A reader brought this Dallas Morning News article to my attention today. The article covers a Texas Attorney General Opinion released this month on how vague meeting agenda items do not adequately inform the public. Examples of such agenda items are: "Superintendent's Report," "Mayor's Report, "Chairman's Report" and "Council and Other Reporters," etc.
Here's the AG Opinion, click here. (thanks to everyone who e-mailed it)
MelissaTexas Attorney General Abbott says government meeting agendas need to be specific
10:26 PM CDT on Sunday, October 19, 2008
By JON NIELSEN / The Dallas Morning Newsjnielsen@dallasnews.com
Many of the comments are seemingly harmless – a mention of the school football game or congratulations to a colleague.
But when they come during a government meeting and aren't listed on the agenda, they could be violating the Texas Open Meetings Act, according to an opinion this month from Texas Attorney General Greg Abbott.
The opinion states that posting vague items on a government body's agenda such as "superintendent's report," "mayor's update" or "council and other reports" without detailing the topics to be discussed in those reports doesn't adequately inform the public.
Dave LaBrec, a governmental law attorney for the Dallas firm Strasburger and Price, said the opinion is a win for open government advocates.
"It doesn't matter if you are taking action [on an item]," Mr. LaBrec said. "The criteria is, the public's got a right to know."
Mr. LaBrec said generic agenda items are "not an anomaly."
"There are a lot of public entities around the state that do the same thing and, hopefully, this opinion will cause that approach to change," he said.
At a recent Duncanville City Council meeting, for example, an agenda item simply read "Receive Councilmember Reports." Council member Grady Smithey Jr. used his time to recognize 45 years of marriage to his wife, Judy.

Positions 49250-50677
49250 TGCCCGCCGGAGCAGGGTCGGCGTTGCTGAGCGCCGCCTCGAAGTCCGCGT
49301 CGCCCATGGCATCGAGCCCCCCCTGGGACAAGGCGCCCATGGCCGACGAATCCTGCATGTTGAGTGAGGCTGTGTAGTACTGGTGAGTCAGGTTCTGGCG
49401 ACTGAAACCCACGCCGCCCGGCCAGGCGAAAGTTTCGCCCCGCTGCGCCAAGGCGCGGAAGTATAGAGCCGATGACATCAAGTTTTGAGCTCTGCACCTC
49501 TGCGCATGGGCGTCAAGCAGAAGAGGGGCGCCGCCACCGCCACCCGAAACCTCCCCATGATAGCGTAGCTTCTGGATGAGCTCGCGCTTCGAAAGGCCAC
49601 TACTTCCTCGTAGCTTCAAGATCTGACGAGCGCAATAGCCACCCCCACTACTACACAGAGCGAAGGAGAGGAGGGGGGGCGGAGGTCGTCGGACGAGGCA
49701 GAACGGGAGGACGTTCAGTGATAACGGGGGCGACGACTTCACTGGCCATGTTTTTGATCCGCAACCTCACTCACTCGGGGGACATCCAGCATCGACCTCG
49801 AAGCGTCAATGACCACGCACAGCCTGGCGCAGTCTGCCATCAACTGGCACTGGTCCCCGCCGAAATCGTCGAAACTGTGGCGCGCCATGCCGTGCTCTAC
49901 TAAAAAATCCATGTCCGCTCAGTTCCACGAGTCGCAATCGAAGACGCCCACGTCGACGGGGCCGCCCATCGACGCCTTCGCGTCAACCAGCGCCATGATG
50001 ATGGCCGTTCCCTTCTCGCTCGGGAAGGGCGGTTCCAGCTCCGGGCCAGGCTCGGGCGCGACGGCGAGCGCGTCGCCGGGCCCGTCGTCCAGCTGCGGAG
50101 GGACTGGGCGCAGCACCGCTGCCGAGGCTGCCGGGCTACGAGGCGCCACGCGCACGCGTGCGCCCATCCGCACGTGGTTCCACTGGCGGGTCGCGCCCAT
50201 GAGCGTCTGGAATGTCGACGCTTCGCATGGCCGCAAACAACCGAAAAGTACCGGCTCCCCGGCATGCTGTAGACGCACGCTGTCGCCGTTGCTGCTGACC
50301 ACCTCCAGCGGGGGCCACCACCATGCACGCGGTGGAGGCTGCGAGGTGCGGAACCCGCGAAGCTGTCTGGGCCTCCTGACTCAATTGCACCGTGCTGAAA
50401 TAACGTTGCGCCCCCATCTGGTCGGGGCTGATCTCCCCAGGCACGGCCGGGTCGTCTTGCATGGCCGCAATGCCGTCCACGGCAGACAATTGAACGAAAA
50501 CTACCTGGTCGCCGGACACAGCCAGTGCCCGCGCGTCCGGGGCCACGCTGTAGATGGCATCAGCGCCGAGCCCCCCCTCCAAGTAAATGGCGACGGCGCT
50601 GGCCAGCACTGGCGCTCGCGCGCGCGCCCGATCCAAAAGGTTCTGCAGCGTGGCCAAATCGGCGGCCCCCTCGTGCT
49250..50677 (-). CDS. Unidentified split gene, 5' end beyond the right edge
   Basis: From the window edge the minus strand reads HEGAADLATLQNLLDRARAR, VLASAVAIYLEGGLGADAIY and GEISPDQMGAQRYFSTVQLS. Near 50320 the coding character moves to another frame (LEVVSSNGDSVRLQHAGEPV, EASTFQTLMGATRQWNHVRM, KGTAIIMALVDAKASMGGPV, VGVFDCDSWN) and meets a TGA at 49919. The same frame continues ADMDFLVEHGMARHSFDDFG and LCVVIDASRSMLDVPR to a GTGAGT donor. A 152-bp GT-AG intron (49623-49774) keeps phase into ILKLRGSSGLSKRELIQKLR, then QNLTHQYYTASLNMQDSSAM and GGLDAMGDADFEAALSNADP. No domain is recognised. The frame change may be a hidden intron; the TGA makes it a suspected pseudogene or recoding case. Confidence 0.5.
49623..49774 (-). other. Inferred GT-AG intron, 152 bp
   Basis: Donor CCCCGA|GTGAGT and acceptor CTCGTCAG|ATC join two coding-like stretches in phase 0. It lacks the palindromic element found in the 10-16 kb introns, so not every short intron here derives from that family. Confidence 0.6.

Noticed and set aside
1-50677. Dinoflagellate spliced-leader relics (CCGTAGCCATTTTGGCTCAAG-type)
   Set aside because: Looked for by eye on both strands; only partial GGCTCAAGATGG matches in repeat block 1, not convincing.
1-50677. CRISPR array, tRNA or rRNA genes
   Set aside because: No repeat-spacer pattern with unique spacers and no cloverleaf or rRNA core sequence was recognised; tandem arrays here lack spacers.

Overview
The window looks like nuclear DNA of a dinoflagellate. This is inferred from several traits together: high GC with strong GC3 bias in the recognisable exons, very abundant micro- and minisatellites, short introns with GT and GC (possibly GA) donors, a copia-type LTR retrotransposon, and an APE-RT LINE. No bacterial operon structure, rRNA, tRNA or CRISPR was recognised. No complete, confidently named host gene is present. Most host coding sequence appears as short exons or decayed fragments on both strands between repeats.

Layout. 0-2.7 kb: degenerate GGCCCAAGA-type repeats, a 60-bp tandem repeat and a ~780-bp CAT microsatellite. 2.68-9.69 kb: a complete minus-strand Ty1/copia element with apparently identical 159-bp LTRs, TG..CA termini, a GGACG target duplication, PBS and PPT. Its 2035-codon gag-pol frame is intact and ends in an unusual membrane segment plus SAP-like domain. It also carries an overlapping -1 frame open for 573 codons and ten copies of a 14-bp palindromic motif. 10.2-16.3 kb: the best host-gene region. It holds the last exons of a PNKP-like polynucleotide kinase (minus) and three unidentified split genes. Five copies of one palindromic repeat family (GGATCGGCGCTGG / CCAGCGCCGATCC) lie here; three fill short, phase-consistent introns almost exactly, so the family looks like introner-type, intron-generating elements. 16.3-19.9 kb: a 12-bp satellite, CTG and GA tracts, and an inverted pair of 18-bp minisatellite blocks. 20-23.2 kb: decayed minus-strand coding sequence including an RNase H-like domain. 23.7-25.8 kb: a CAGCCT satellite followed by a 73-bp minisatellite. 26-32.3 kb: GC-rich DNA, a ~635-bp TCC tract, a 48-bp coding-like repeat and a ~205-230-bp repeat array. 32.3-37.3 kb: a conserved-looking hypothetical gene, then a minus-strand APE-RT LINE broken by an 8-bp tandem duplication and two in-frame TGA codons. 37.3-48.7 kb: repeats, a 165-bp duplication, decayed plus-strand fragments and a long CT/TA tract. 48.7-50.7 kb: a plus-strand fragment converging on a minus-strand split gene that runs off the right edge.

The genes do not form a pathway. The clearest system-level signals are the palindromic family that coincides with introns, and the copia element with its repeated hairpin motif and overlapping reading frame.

The attorney general's opinion is the first item up for discussion during Duncanville's work session on Tuesday.
Other Texas governmental bodies, including Rockwall, Plano ISD, Irving and McKinney, also list agenda items that offer no hint to their content.
Pete Eckert, the city attorney in Rockwall, said his city will fine-tune its future agendas.
"It doesn't require much adjustment, but we will make what adjustments are now required," said Mr. Eckert, who is also the attorney for several smaller area communities.
Some cities do, however, get it right.
The Arlington City Council's agenda for this week, for example, lists discussion of informal staff reports. The agenda then lists the topics of those reports, including financial policies, residential property uses and coupons for reduced animal services fees.
"We try to do the agenda, not only for the public to know, but it's kind of like a script for the council members to follow," Arlington city attorney Jay Doegey said. "If it's too cryptic, they want to know what it is."The attorney general's decision comes after an inquiry concerning the Corpus Christi City Council, which included agenda items such as "city manager's report" without any details on their content. "The general and generic nature of the notice does not sufficiently notify a reader, as a member of the interested public, of the subjects of the update and reports to be discussed," Mr. Abbott said in the opinion.
Agendas must include the subjects of items for discussion, even if the governmental body doesn't take action on them, the opinion states. If someone asks about a topic not on the agenda, officials can respond only by reciting existing policy or stating "specific factual information," according to the law. They can also decide to put it on a future agenda for discussion.
Katherine Garner, executive director of the Freedom of Information Foundation of Texas, said that anyone can file a lawsuit in the appropriate county or district court against a governmental body for violating the open meetings act.
Mr. Eckert said the law's intention is to keep citizens informed about how their tax dollars work.